While we may never know exactly how or where the disease responsible for many deaths made the leap into humans, Prof Diana Bell of the University of East Anglia says we can prevent another "perfect storm". "We are bringing together animals from different countries, different habitats, different lifestyles - in terms of aquatic animals, arboreal animals and so on - and mixing them together and it's a kind of melting pot - and we've got to stop doing it."
China's animal trade to bring more viral outbreaks: experts
"For the sake of these wild species' future, and for human health, we need to reduce consumption of these wild animals," said Diana Bell, a wildlife disease and conservation biologist at University of East Anglia who has studied SARS, Ebola and other pathogens.
Calls for global ban on wild animal markets amid coronavirus outbreak
But the markets are operating again and are widespread across China, Vietnam and other parts of south-east Asia, said Prof Diana Bell from the University of East Anglia’s School of Biological Sciences. “There has been a long discussion among many stakeholders highlighting this risk,” she told the Guardian.
Metagenomic identification of a new sarbecovirus from horseshoe bats in Europe.Scientific Reports
2021 The source of the COVID-19 pandemic is unknown, but the natural host of the progenitor sarbecovirus is thought to be Asian horseshoe (rhinolophid) bats. We identified and sequenced a novel sarbecovirus (RhGB01) from a British horseshoe bat, at the western extreme of the rhinolophid range. Our results extend both the geographic and species ranges of sarbecoviruses and suggest their presence throughout the horseshoe bat distribution.
Improved subtyping affords better discrimination of Trichomonas gallinae strains and suggests hybrid lineagesInfection, Genetics and Evolution
2019 Trichomonas gallinae is a protozoan pathogen that causes avian trichomonosis typically associated with columbids (canker) and birds of prey (frounce) that predate on them, and has recently emerged as an important cause of passerine disease. An archived panel of DNA from North American (USA) birds used initially to establish the ITS ribotypes was reanalysed using Iron hydrogenase (FeHyd) gene sequences to provide an alphanumeric subtyping scheme with improved resolution for strain discrimination.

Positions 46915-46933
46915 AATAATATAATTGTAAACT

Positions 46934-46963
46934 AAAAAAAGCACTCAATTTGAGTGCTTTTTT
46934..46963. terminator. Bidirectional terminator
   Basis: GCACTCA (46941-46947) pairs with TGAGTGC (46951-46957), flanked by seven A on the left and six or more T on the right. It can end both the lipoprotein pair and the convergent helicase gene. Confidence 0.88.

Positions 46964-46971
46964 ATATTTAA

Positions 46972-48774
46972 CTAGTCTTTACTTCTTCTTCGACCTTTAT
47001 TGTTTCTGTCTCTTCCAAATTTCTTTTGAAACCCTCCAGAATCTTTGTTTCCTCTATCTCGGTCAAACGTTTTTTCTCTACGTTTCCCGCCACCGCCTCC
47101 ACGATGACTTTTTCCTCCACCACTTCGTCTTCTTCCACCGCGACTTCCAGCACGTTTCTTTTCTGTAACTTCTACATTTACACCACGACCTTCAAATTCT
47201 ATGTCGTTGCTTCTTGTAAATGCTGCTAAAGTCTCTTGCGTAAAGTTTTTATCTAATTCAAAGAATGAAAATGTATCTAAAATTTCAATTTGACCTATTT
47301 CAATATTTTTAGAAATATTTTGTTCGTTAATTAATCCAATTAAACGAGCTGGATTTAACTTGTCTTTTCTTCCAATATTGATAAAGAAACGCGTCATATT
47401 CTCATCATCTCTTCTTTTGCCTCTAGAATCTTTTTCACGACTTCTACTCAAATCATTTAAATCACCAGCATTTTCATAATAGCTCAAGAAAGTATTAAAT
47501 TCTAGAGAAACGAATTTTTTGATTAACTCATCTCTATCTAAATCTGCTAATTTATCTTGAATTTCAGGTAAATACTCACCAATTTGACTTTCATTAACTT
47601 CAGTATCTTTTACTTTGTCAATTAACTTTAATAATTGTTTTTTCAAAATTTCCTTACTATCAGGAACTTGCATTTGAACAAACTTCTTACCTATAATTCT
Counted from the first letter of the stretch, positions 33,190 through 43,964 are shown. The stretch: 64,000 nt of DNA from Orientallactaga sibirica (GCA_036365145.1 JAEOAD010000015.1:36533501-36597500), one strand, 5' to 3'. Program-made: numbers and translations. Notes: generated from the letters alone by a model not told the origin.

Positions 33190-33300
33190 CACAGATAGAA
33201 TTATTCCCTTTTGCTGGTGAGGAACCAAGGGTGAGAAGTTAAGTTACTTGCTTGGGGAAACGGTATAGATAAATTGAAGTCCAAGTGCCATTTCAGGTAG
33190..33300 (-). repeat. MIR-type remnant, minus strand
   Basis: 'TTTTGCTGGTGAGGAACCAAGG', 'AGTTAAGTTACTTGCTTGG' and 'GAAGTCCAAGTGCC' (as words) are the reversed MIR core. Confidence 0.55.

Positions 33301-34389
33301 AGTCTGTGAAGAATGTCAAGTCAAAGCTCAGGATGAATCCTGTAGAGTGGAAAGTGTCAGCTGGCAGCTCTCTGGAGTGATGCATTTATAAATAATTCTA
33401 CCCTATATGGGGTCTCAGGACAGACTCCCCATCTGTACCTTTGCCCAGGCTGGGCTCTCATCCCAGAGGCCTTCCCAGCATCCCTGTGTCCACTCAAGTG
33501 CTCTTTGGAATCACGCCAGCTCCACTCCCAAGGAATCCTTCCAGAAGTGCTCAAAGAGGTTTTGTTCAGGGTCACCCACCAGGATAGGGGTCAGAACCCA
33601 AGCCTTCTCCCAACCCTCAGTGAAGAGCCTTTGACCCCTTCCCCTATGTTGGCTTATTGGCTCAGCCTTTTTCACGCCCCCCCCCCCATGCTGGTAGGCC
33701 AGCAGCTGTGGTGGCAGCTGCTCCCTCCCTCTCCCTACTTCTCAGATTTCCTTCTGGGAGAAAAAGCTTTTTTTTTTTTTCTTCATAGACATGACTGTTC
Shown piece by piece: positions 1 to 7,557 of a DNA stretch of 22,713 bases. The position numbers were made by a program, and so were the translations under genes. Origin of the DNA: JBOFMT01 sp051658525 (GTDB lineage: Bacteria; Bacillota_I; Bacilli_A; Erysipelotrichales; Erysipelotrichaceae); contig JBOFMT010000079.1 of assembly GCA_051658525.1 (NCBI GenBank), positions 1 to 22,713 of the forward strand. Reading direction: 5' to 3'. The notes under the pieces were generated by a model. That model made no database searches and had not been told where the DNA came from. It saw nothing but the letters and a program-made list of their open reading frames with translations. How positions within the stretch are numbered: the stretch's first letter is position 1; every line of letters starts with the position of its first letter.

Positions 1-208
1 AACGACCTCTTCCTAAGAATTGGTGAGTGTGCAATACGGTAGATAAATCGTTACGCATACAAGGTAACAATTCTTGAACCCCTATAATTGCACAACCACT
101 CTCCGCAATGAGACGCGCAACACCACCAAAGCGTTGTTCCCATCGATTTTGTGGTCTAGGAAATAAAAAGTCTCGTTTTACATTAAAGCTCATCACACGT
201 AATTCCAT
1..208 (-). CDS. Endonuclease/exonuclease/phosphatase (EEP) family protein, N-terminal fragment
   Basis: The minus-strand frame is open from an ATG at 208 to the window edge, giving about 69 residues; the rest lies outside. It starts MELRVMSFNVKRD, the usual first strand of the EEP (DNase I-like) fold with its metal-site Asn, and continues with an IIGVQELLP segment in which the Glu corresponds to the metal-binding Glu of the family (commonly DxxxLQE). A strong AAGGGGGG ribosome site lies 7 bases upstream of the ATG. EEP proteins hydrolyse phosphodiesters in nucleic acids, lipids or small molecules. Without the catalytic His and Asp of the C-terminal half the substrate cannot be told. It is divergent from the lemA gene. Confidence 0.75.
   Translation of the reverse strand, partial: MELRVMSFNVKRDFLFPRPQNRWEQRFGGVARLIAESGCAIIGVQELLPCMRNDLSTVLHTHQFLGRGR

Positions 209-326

Multi-locus analysis resolves the epidemic finch strain of Trichomonas gallinae and suggests introgression from divergent trichomonadsGenome Biology and Evolution
2019 In Europe, Trichomonas gallinae recently emerged as a cause of epidemic disease in songbirds. A clonal strain of the parasite, first found in the United Kingdom, has become the predominant strain there and spread to continental Europe. Discriminating this epidemic strain of T. gallinae from other strains necessitated development of multilocus sequence typing (MLST).
Parallel adaptation of rabbit populations to myxoma virusScience
2019 In the 1950s the myxoma virus was released into European rabbit populations in Australia and Europe, decimating populations and resulting in the rapid evolution of resistance. We investigated the genetic basis of resistance by comparing the exomes of rabbits collected before and after the pandemic.
Population constraints on the Grenada Dove Leptotila wellsi: preliminary findings and proposals from south-west GrenadaBird Conservation International
2016 The Critically Endangered Grenada Dove Leptotila wellsi has a very small total population size (< 190 individuals) and faces multiple threats. Over eight weeks in 2012 at the Mount Hartman Estate, we investigated the dove’s habitat selection, established a mongoose index of occupancy and recorded dove use of water sources to help determine key research and conservation needs.